In the mid-1980s, each major US cigarette manufacturer prepared a list of those ingredients added at that time to its cigarette products. The lists were combined into one and submitted to the US Office of Smoking and Health in 1986. It comprised 599 entities. On the basis of extensive literature survey and examination of much unpublished data from the Tobacco Industry members on the chemistry and toxicology of the ingredients, a panel of eminent toxicologists assessed the safety of each listed ingredient with regard to its pyrolysate components and its possible effect when added to cigarette tobacco on the chemical and biological properties of the cigarette mainstream smoke. Subsequently, Doull et al. listed the 599 ingredients and summarized the conclusions of the panel on their effect on the chemical and biological properties of cigarette smoke.
In addition to the panel and Doull et al., other investigators have noted that many of the compounds used as ingredients in cigarette tobacco blends are identical with or similar to identified components of tobacco and/or tobacco smoke. The validity of this statement is obvious when the compounds in the Doull et al. list are cataloged as in Table 1. Those tobacco ingredients that are not individual compounds but are naturally-occurring oils, resins, etc. or extracts of naturally-occurring materials not only contain many of the compounds listed by Doull et al. as tobacco additives but also contain many of the same compounds present in tobacco.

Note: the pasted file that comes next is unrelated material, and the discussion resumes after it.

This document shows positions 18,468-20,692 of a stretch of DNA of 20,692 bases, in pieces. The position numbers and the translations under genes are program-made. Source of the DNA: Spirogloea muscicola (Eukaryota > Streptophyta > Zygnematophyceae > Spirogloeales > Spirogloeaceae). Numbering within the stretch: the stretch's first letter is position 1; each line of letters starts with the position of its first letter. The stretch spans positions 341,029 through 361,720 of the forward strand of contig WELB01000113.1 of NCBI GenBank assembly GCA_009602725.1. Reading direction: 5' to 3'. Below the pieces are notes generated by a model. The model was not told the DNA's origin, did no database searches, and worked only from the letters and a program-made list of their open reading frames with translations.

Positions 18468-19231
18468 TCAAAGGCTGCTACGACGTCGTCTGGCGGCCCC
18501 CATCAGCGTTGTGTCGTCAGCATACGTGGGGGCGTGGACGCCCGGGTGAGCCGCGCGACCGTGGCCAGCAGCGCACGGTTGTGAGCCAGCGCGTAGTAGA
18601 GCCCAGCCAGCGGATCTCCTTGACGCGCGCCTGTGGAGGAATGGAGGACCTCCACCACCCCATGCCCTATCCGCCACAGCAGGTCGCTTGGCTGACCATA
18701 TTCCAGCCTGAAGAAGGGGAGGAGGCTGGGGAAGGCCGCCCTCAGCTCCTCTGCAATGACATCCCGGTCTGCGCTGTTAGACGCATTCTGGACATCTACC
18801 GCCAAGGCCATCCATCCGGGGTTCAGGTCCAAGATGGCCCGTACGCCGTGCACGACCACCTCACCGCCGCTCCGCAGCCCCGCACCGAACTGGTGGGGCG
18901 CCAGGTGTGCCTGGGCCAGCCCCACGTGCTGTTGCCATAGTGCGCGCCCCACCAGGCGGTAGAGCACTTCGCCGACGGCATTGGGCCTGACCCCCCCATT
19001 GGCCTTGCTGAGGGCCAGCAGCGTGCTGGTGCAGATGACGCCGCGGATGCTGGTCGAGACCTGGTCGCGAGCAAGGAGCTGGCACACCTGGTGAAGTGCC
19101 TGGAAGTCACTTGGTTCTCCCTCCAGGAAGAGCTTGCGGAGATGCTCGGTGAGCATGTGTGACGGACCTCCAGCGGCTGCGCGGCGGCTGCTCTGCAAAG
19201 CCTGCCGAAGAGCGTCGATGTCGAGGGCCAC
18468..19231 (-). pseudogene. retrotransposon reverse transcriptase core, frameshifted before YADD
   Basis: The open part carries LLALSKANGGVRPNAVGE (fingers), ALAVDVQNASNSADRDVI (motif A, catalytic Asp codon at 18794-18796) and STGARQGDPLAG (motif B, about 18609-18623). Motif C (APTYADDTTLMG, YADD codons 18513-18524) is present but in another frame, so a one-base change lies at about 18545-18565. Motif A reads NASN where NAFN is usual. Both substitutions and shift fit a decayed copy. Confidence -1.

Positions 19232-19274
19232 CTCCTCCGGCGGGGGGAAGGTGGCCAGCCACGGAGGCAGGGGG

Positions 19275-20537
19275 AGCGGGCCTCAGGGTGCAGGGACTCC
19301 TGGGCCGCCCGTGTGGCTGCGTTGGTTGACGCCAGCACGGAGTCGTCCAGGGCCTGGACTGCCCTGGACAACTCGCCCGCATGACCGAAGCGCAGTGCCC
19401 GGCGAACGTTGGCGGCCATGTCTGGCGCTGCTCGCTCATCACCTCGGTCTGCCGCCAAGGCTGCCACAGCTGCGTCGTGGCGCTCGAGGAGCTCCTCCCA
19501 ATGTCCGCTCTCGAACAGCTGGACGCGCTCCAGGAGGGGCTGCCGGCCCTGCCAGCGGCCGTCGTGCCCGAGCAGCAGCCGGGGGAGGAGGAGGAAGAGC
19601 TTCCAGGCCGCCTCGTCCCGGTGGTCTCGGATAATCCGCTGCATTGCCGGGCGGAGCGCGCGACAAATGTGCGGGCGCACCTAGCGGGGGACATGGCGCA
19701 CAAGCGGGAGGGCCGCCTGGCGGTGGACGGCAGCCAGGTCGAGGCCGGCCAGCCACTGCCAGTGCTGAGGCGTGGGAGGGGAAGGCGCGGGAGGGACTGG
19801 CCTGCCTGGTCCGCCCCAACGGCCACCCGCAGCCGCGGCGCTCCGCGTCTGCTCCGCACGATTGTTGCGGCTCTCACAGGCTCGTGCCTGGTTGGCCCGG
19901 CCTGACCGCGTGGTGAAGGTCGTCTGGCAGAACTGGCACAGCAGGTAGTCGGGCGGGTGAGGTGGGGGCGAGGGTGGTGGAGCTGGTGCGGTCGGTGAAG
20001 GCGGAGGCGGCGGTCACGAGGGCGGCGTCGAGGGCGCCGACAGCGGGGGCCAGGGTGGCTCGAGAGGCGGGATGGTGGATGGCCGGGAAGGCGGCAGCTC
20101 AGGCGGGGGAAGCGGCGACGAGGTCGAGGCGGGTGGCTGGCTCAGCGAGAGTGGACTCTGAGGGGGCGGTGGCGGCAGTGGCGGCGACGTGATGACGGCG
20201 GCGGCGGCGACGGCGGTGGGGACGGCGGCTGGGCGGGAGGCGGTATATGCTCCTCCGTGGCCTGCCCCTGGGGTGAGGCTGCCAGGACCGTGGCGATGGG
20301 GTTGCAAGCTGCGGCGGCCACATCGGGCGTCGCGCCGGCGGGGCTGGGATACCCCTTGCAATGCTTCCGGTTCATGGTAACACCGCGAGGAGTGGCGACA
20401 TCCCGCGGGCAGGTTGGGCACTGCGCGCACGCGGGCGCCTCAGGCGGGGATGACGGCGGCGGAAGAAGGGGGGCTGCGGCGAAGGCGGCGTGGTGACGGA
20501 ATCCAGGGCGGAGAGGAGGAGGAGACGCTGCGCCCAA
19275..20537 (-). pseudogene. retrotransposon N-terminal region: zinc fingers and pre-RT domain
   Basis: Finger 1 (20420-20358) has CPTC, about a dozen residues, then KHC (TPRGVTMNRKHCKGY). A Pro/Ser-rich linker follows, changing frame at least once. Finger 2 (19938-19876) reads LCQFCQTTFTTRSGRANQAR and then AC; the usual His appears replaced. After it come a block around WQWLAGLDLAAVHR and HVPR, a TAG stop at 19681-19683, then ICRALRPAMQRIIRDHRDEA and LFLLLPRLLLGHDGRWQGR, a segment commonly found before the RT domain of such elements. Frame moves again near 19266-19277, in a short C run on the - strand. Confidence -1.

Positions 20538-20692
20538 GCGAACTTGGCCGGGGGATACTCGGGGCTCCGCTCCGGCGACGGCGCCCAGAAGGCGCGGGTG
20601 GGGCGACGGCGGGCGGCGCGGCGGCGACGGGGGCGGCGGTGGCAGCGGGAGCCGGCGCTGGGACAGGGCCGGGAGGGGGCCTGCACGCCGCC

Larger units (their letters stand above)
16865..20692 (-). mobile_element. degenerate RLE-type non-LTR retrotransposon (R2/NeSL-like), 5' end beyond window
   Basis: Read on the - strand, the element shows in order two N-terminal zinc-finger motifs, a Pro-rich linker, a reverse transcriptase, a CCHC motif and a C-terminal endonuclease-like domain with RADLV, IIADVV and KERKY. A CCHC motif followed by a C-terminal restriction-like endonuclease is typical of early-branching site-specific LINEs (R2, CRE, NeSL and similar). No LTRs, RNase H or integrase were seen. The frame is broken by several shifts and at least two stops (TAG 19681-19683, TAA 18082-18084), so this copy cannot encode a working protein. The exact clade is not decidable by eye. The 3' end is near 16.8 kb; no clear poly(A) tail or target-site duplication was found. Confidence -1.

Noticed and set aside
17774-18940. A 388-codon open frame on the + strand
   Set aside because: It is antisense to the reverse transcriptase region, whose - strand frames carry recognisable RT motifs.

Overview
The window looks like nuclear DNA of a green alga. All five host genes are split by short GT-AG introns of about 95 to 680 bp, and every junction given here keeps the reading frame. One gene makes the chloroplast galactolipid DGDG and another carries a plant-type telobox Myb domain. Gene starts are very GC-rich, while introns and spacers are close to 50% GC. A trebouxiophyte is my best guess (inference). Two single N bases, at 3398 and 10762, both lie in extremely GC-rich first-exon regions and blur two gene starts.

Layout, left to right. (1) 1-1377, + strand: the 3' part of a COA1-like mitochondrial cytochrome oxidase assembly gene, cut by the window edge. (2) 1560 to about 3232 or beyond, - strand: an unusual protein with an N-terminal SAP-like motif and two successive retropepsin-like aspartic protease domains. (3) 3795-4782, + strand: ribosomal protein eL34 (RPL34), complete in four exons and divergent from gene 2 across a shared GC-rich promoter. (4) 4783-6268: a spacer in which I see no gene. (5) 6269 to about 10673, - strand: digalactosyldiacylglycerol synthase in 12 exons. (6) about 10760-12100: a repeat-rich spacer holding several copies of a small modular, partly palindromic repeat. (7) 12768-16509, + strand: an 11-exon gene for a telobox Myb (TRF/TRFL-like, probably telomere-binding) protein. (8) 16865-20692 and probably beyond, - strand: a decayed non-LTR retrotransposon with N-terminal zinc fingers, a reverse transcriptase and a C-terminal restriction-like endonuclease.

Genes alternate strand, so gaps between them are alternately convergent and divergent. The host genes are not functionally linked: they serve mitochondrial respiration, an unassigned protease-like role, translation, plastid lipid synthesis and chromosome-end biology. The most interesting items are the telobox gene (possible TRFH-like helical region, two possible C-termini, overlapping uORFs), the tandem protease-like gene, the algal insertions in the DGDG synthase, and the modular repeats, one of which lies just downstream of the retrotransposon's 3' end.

Detailed examination of the literature on the chemical and biological properties of the recently used tobacco ingredients listed by Doull et al. plus a massive amount of chemical and biological data generated during the past several decades indicates that not only does none of the Doull et al. listed ingredients contribute any significant adverse chemical properties to cigarette mainstream smoke (MSS) but also none affects adversely the biological properties of the MSS.